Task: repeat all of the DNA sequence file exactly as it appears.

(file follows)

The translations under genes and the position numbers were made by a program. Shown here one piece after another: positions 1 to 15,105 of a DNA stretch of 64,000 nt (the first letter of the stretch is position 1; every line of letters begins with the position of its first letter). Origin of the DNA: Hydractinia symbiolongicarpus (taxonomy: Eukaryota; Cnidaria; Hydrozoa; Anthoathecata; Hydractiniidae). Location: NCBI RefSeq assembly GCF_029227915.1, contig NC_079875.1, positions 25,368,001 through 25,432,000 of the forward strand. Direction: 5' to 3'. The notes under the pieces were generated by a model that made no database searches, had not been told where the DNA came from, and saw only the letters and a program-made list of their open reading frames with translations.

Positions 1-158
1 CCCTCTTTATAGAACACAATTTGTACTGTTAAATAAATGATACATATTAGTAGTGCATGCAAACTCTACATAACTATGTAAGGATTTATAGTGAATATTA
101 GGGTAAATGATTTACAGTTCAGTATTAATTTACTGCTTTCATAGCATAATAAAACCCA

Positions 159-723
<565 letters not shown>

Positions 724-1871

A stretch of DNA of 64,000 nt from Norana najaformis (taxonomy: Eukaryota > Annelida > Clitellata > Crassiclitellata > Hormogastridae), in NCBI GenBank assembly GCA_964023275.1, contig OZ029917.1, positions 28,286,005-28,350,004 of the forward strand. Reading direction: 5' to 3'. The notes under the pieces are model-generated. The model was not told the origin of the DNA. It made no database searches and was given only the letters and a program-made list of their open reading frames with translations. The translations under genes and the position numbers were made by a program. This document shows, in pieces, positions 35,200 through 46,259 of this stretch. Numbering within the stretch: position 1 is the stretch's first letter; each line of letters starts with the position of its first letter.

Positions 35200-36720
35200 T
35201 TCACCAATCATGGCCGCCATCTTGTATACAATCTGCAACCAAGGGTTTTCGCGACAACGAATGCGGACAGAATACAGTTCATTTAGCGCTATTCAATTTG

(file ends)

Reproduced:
The translations under genes and the position numbers were made by a program. Shown here one piece after another: positions 1 to 15,105 of a DNA stretch of 64,000 nt (the first letter of the stretch is position 1; every line of letters begins with the position of its first letter). Origin of the DNA: Hydractinia symbiolongicarpus (taxonomy: Eukaryota; Cnidaria; Hydrozoa; Anthoathecata; Hydractiniidae). Location: NCBI RefSeq assembly GCF_029227915.1, contig NC_079875.1, positions 25,368,001 through 25,432,000 of the forward strand. Direction: 5' to 3'. The notes under the pieces were generated by a model that made no database searches, had not been told where the DNA came from, and saw only the letters and a program-made list of their open reading frames with translations.

Positions 1-158
1 CCCTCTTTATAGAACACAATTTGTACTGTTAAATAAATGATACATATTAGTAGTGCATGCAAACTCTACATAACTATGTAAGGATTTATAGTGAATATTA
101 GGGTAAATGATTTACAGTTCAGTATTAATTTACTGCTTTCATAGCATAATAAAACCCA

Positions 159-723
<565 letters not shown>

Positions 724-1871

A stretch of DNA of 64,000 nt from Norana najaformis (taxonomy: Eukaryota > Annelida > Clitellata > Crassiclitellata > Hormogastridae), in NCBI GenBank assembly GCA_964023275.1, contig OZ029917.1, positions 28,286,005-28,350,004 of the forward strand. Reading direction: 5' to 3'. The notes under the pieces are model-generated. The model was not told the origin of the DNA. It made no database searches and was given only the letters and a program-made list of their open reading frames with translations. The translations under genes and the position numbers were made by a program. This document shows, in pieces, positions 35,200 through 46,259 of this stretch. Numbering within the stretch: position 1 is the stretch's first letter; each line of letters starts with the position of its first letter.

Positions 35200-36720
35200 T
35201 TCACCAATCATGGCCGCCATCTTGTATACAATCTGCAACCAAGGGTTTTCGCGACAACGAATGCGGACAGAATACAGTTCATTTAGCGCTATTCAATTTG